This Taylor Swift Fan Theory About "...Ready For It?" Would Mean A New & Independent Era For The Star

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After her multi-year feud with Katy Perry and her high-profile one with Kanye West in 2016, Taylor Swift's name has become shorthand for drama. So, it's likely a relief that the fan theories about Swift's "...Ready For It?" video suggest that the New Taylor has set herself free from all of that. After years of the media discussing the singer in relation to other people — whether her rumored boyfriends or her enemies — it feels like a refreshing change of pace for the star to be scrutinized for herself alone. And, even more so, it's fascinating to see how Swift has actively contributed to this new image established by the video in real life by giving the media as little as possible to work with over the past year.

Tumblr user thisfightisworthwhile has published a series of posts arguing "...Ready For It?" is about Swift finding inner strength. Swift liked her theory on Tumblr, which is evidence that this fan theory is pretty spot-on. The argument describes how Caged Taylor screams the word "jailer" to Evil Taylor and tries everything to escape from the glass box, using armor, weapons, and transformations. However, “it wasn’t until she discovered her own power that she was actually able to defeat herself” with nothing but her voice, which thisfightisworthwhile claims broke the glass.

The user continues, “HER VOICE FREED HER FROM THE PRISON AND SHE WALKED BACK OUT INTO THE WORLD CONFIDENT AND MAYBE A LITTLE BIT SCARED BUT A CLEAN STATE READY TO CLIMB BACK UP THAT LADDER.”

Tumblr user screamingiminlovewithyou has a similar take on the video, posting a screenshot of Caged Taylor on the white horse, referencing Swift's 2008 "White Horse" lyrics and how far she's come from being a passive heroine in that song. "When it’s too late for him and his white horse to come around so you gotta do it yourself," read the caption.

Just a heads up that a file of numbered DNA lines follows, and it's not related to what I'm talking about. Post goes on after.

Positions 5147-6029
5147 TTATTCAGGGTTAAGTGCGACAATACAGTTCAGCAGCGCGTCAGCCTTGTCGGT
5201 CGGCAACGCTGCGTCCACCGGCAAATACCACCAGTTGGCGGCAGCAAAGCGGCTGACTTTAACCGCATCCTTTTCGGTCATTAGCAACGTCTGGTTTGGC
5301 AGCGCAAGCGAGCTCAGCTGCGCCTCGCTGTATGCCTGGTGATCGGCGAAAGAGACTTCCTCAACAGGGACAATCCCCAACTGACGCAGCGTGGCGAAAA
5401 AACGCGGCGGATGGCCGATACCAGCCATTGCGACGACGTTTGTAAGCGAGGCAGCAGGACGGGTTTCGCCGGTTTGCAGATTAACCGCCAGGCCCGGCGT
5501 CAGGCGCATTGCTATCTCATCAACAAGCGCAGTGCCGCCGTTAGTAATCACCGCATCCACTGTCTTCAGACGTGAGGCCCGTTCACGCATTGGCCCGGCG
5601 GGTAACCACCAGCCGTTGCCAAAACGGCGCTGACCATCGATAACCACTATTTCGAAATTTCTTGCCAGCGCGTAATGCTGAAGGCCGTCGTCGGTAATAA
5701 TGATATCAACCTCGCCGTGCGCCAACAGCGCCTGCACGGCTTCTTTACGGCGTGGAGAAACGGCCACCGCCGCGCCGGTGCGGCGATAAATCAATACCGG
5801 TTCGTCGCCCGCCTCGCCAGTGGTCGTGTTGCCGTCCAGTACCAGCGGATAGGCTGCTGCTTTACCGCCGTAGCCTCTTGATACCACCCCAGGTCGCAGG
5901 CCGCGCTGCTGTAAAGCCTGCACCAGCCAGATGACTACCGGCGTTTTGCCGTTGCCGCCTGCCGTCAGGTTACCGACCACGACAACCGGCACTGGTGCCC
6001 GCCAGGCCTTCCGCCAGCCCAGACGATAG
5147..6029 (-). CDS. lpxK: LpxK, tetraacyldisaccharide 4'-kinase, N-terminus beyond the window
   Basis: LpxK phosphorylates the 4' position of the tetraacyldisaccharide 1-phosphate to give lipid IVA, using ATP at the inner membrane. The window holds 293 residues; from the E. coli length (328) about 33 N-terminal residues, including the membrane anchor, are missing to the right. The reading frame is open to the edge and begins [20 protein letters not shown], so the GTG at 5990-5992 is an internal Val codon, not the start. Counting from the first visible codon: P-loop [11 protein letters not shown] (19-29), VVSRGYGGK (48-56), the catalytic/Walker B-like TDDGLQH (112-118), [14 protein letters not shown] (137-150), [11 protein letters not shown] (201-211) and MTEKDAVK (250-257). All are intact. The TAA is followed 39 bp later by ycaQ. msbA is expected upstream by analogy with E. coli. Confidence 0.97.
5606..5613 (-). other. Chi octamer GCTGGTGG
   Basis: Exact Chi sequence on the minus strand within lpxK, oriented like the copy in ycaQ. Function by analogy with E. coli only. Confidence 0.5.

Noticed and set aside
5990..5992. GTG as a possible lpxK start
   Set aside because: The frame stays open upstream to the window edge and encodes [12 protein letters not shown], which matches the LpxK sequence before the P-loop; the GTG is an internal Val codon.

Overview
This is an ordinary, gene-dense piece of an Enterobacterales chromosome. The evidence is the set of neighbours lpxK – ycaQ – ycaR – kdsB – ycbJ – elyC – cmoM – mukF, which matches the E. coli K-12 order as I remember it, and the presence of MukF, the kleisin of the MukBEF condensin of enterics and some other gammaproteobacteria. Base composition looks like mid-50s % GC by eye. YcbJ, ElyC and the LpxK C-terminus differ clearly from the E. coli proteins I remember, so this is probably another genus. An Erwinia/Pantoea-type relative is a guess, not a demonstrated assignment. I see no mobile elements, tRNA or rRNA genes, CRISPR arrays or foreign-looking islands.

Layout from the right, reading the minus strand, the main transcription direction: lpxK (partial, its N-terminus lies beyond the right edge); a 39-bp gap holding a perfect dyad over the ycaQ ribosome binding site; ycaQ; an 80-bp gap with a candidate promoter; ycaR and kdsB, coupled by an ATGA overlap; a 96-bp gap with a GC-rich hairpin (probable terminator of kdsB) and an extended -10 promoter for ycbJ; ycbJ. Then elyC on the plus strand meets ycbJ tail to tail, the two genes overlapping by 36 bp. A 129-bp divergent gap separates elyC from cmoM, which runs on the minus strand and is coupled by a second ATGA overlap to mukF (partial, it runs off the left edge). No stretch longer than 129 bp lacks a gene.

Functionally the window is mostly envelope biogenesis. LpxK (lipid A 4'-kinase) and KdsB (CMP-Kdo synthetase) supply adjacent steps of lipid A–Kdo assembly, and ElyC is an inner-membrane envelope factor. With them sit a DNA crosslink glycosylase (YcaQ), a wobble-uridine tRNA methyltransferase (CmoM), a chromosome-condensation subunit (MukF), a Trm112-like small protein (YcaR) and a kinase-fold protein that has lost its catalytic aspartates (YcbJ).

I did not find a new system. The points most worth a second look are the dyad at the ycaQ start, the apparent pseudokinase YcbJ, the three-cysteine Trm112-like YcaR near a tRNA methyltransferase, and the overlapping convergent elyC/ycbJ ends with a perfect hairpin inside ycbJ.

The love for Swift looking out for herself in the best possible way has also spread to Twitter, with user alexandergold echoing screamingiminlovewithyou's take, posting a similar shot of the video with the caption, "It's never too late for you and your white horse. You control your happiness. #ReadyForItMusicVideo."

And, if true, this feels gently revolutionary. Articles and discussions about Swift are rarely just focused on her, but usually tackle the singer in relation to someone else. Practically every new single prompts a thinkpiece to figure out which boyfriend or feud the song is about. To be fair, the singer seems to fuel the practice by dropping clues about real people in her songs, whether or not they're really about them, something BuzzFeed writer Ellie Woodward skewered with her research about the song "Style." Woodward points out that, despite the many ways Swift tried to present the track as being about rumored ex-boyfriend Harry Styles — from singing parts in an English accent to using a Styles lookalike in the video — Swift claimed the idea for the song came to her on a date three months prior to her meeting the One Direction star. As such, Woodward concludes, "The timeline of their relationship doesn’t allow for the lyrics to have been written about him."